Big Fish, Small Ponds

The following article was a contribution to a planned issue 70 of the Communist Party of Australia’s Australian Marxist Review. Unfortunately, that issue was scrapped despite being ready for publication due to precisely the behaviour criticised in the article. (On a side note, the AMR has ceased publication for 2019, as its editorial board was dissolved.) Keen to protect their personal interests over those of the Party, opportunists took advantage of the General Secretary's resignation to silence criticism of the elements who are now in charge of the CPA.

While they may have shut down the AMR and denied Australian Marxists a platform for sharing their analysis, they can't hide their true scales forever.

Michael Hooper's article clearly shows why the Australian Communist Party needed to be founded. It contains analysis of the current errors that some communist parties in western countries (especially in Australia) have fallen into.

The realisation of these issues and the impossibility of navigating a way forward within the current political Left groups in Australia resulted in the formation of the Australian Communist Party. It is committed to bringing a Marxist-Leninist class analysis strong enough to address the fundamental errors and building new relationships to the masses of this country.

Big fish in small ponds: The poisonous effect of petty bourgeois individualism on Anglophone communist parties

Michael Hooper

Around the globe, the capitalist class is on the offensive. During the past several decades, a sustained and successful campaign of ideological attack has caused trade unions and communist parties to lose their way and fall into “left” and, mainly, right errors. Fascism is returning to mainstream politics under a new disguise. Unlike the last time Fascism reared its ugly head, the working class’s own political forces are nowhere near as organised. Under these conditions of retreat, which form of opportunism among communist party members poses the greatest threat?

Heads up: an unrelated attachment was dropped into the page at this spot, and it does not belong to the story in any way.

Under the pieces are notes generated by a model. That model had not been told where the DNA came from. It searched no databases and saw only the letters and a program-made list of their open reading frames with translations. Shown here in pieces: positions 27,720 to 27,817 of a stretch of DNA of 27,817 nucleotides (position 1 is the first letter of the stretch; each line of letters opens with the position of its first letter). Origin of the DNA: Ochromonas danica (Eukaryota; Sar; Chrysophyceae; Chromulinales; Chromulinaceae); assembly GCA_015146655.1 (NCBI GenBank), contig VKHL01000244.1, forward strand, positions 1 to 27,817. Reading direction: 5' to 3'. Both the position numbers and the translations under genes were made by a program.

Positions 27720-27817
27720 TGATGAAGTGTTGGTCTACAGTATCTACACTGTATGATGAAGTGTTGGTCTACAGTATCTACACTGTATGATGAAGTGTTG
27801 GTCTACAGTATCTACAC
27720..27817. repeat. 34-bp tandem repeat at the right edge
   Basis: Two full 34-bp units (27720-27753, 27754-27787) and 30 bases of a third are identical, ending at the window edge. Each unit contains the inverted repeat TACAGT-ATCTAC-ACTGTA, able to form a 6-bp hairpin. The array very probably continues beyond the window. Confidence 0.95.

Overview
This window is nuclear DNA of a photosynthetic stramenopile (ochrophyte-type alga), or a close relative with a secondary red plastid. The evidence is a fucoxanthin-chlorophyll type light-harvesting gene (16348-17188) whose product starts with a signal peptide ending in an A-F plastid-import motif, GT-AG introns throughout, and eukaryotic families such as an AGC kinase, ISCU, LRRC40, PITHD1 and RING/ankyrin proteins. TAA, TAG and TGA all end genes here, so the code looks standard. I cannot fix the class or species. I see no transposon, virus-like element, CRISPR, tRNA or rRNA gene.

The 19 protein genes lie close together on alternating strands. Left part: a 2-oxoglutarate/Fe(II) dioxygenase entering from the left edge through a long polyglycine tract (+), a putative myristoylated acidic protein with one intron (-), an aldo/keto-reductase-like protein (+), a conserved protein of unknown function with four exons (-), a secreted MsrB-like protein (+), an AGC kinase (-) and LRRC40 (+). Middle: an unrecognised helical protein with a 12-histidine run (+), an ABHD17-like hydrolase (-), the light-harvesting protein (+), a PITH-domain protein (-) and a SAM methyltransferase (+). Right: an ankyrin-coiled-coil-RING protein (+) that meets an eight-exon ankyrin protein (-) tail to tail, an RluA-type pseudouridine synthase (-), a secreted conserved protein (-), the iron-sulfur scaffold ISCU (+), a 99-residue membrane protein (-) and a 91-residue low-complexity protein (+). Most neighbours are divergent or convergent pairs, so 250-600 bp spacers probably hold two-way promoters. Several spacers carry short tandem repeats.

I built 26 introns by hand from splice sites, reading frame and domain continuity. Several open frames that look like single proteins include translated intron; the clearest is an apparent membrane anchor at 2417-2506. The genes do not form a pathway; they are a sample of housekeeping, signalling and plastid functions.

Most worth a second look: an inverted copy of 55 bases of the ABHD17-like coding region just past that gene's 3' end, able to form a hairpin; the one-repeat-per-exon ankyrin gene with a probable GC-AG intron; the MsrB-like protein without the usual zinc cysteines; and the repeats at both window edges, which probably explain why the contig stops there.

Rather than a particular deviation to the Right, such as the narrow trade union outlook or to the “Left” such as volunteerism, I believe that the most dangerous form of opportunism facing Anglophone communist parties today is the consistent placing of personal interests over those of the Party, or in other words, bourgeois individualism.

To be clear, I am not suggesting that communist party members should completely ignore their own basic needs. No one is suggesting comrades should abandon their families, sell everything they own and dedicate themselves to the cause until they keel over due to exhaustion. Instead, what bourgeois individualism represents is fundamentally valuing one’s own interests over those of the working class, the Party and the cause. It is the willingness to actively harm the Party and other comrades to serve petty personal desires.

The Anglophone parties exist in the heartlands of capitalism and work within a political culture dominated by the most experienced, sophisticated defenders of bourgeois ideology. Although all forms of opportunism are harmful, bourgeois individualism is especially pervasive in countries such as Australia and the way it attacks the basic democratic centralist mechanisms of Marxist-Leninist parties prevents memberships from rallying to defeat it in the same way they could any other harmful trend.

The founders of Marxism-Leninism covered at length the specific sources of bourgeois individualism, so instead this article will focus on modern manifestations of this trend and why it is particularly dangerous when compared to other forms of opportunism. I have been privileged over the years to have had contact with well-placed representatives of the parties in question. It is from these discussions and observations of our parties that I offer the following remarks.